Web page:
Category: Thinking Good


Payin’ It Forward

pay it forwardIt doesn’t take much to make a day a little brighter for those around you, and, in doing so, for yourself. The other day at work, I witnessed a random act of kindness between two strangers. A woman making a purchase and I were chatting about the weather turning a bit more Spring-like as I was completing her transaction. The transaction was somewhat complex, and took about 6 minutes to A man behind her in line was patiently waiting. The woman apologized to him for his having to wait for her transaction to be completed. He smiled and said, “No problem.” Then, the woman took his item that was sitting on the counter next to her, and asked me to ring it up on her card, indicating that it was in concern for his time spent waiting. It was an $18 item. The man protested, thanking her, but she insisted. He reluctantly relented, thanking her profusely, and said to her, “You didn’t have to do that!” Her reply? “Yes, I know. But that’s exactly why I am doing it. You can do the same –something nice and unexpected–for someone else someday.” “Pay it forward, my friend”, I said. “That’s how you keep the good going ’round.”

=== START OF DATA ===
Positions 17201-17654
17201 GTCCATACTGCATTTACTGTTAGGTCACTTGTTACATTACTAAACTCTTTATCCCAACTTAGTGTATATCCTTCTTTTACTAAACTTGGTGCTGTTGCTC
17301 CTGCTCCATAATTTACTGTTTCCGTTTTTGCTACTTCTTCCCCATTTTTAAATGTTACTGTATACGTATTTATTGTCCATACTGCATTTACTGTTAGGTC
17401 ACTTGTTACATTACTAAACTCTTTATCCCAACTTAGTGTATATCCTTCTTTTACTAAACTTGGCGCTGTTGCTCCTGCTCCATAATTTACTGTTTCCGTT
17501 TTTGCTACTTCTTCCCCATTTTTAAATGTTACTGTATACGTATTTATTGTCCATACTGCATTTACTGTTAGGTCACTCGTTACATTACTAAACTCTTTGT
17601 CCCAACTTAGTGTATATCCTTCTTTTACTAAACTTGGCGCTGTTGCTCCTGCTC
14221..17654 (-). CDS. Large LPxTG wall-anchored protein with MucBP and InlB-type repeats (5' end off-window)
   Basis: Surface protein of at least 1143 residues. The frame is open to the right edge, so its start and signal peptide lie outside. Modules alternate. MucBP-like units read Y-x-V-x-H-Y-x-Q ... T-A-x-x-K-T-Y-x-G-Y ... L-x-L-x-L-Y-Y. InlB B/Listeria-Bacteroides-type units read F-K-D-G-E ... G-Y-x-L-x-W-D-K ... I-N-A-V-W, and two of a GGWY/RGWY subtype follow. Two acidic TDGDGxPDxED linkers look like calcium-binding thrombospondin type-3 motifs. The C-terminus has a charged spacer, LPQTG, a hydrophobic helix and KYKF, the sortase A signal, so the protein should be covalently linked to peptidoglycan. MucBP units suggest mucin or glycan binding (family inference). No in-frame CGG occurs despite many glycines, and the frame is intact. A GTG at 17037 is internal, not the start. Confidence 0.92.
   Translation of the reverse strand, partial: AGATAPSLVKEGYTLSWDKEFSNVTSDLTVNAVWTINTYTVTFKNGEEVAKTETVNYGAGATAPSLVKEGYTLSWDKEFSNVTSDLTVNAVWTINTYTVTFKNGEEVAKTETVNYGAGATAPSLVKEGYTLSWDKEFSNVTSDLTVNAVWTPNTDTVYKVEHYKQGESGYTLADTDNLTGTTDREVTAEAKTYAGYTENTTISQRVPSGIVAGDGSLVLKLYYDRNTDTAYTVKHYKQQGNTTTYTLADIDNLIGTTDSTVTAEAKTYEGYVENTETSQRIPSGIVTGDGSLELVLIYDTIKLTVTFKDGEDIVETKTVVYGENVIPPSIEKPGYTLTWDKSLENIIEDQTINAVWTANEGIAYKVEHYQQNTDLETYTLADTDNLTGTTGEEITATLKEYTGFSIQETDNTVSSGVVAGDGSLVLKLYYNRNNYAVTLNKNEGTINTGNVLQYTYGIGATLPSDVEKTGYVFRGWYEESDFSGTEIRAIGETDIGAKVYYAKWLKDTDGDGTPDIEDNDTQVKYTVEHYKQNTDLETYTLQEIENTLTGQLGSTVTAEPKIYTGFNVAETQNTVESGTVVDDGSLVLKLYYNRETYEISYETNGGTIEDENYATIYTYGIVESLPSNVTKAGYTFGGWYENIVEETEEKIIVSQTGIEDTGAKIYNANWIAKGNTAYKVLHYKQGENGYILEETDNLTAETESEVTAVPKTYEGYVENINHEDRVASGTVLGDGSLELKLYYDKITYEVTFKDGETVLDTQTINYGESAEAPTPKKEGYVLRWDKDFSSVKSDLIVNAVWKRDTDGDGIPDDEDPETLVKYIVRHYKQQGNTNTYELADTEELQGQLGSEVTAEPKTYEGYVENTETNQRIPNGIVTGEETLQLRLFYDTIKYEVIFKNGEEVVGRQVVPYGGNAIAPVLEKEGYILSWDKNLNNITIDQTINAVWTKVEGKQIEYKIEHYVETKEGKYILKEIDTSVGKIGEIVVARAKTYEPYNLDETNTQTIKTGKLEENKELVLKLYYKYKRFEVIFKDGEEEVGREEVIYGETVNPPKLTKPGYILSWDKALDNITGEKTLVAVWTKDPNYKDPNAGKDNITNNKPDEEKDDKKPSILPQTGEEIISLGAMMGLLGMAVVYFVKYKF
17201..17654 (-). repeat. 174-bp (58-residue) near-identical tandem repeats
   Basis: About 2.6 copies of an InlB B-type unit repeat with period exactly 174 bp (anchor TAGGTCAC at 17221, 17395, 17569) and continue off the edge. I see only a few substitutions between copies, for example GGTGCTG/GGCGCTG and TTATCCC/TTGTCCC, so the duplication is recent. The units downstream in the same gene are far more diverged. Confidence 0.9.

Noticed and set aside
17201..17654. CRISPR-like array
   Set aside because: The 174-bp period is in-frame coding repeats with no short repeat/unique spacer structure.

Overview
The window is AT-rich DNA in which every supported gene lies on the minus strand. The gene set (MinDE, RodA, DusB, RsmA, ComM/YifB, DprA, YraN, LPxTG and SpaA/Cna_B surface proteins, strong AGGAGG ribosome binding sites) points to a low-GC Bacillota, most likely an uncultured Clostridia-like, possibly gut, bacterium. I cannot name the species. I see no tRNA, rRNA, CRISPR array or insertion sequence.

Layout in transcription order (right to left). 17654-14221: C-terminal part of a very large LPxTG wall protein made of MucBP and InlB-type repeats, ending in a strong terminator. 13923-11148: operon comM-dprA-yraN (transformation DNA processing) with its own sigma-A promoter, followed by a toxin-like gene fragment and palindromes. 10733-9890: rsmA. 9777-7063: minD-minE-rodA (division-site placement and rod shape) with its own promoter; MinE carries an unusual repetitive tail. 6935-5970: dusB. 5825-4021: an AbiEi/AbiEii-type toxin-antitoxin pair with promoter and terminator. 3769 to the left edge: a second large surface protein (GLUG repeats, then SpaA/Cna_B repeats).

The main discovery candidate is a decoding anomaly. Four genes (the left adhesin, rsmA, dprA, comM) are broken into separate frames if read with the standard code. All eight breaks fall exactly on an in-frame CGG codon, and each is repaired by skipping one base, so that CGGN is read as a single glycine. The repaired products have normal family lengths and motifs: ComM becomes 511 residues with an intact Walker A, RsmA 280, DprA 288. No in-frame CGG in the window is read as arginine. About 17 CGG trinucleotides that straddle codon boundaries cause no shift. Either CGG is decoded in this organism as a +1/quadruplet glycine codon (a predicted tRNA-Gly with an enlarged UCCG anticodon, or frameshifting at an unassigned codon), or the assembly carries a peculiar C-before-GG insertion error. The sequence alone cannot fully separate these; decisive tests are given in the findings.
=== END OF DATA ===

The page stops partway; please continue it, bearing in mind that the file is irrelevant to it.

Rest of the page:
He thanked her again, and left with a big smile on his face. And so did she. And I left work with a happy heart that day.

The Author:  Kathy Clark

Kathy Clark

“Live to Give” typifies her heart’s truest desire.  Her hope is to continue to Do Good through reaching out to others through ThinkGood, sharing with all of you  her energy and appreciation for the (sometimes hidden-suddenly revealed) moments of beauty in life.

 

Time is of the Essence

People in lineI work as a sales and office supply associate in a busy office supply store, whose familiar advertising slogan, up until very recently, was, “We Make It Easy.” Our goal, at point of sale (at the registers, the last point to impact their perception of their overall experience and the customer service they received) is to provide the customer a personal, pleasant, comprehensive and speedy checkout experience. Customers desire and expect this.